One of the most distinctive man-made features of Mussoorie and Landour are the pushta retaining walls, which hold the hillside together, supporting paths and roads, as well as homes, yards and gardens. Traditionally constructed of local stones without cement or any other type of mortar, they protect the steep slopes of the mountain from erosion. Simple, yet effective technology employed by Garhwali stone masons allows water to drain through gaps in the rocks. Similar walls are built along terraced fields throughout the lower Himalayas. Every pushta is unique, reflecting different varieties of rock, as well as the style and artistry of the masons.

Many different species of plants take root in pushta walls, including the ubiquitous pushta daisies (Erigeron bellidioides), wax flowers (Bergenia ciliate) and sorrel (Rumexhastatus), which bloom in the spring. During the monsoon, pushtas are transformed into vertical gardens supporting a rich array of ferns and mosses. Of all the structures built by human hands in Mussoorie, traditional pushtas represent the most fertile collaboration between man and nature.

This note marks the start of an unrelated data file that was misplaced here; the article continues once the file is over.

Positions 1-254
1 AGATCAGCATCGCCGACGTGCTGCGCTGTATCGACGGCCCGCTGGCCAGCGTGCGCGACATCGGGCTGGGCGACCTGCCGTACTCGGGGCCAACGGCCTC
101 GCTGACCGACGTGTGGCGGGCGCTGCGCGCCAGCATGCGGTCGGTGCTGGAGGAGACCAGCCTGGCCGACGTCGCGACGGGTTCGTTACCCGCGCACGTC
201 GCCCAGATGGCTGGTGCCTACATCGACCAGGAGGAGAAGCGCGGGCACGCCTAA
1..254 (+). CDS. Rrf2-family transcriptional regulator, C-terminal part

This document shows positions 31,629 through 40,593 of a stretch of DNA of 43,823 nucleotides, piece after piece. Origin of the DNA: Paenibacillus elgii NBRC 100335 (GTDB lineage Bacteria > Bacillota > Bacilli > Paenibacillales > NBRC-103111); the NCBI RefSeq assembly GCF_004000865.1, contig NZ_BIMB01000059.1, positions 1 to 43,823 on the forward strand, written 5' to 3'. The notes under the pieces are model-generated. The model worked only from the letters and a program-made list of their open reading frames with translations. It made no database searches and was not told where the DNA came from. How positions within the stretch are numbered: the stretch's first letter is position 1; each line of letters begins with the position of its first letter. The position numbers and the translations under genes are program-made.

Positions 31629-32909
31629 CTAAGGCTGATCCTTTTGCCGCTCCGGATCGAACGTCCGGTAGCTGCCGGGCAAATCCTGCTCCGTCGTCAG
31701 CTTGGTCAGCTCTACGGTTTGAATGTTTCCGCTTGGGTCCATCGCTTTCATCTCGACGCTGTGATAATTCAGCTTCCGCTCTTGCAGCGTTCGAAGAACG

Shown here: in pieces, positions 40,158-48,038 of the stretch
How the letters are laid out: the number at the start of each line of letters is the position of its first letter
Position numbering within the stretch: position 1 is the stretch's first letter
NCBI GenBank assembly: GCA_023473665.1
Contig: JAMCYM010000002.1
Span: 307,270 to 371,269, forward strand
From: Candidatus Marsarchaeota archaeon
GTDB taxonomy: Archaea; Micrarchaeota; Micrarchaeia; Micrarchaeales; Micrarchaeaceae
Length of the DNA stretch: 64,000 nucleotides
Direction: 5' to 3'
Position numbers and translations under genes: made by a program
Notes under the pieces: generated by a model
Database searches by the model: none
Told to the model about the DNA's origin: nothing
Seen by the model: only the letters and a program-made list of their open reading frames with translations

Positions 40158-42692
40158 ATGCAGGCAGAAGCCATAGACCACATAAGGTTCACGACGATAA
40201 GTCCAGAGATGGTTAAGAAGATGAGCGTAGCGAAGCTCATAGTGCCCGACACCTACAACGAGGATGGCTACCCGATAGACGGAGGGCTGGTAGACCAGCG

Today, the majority of pushtas are built with river stones brought up from the Doon Valley and held together with layers of concrete. Plastered and decorated with uniform “pointing,” they exhibit none of the craftsmanship and charm of traditional retaining walls. Fortunately, moss and ferns, as well as other plants soon take over even the newly constructed pushtas, though these cannot support the variety of vegetation that grows on older walls.

The photographs below were taken in March 2013, along the Chukkar Road in Landour.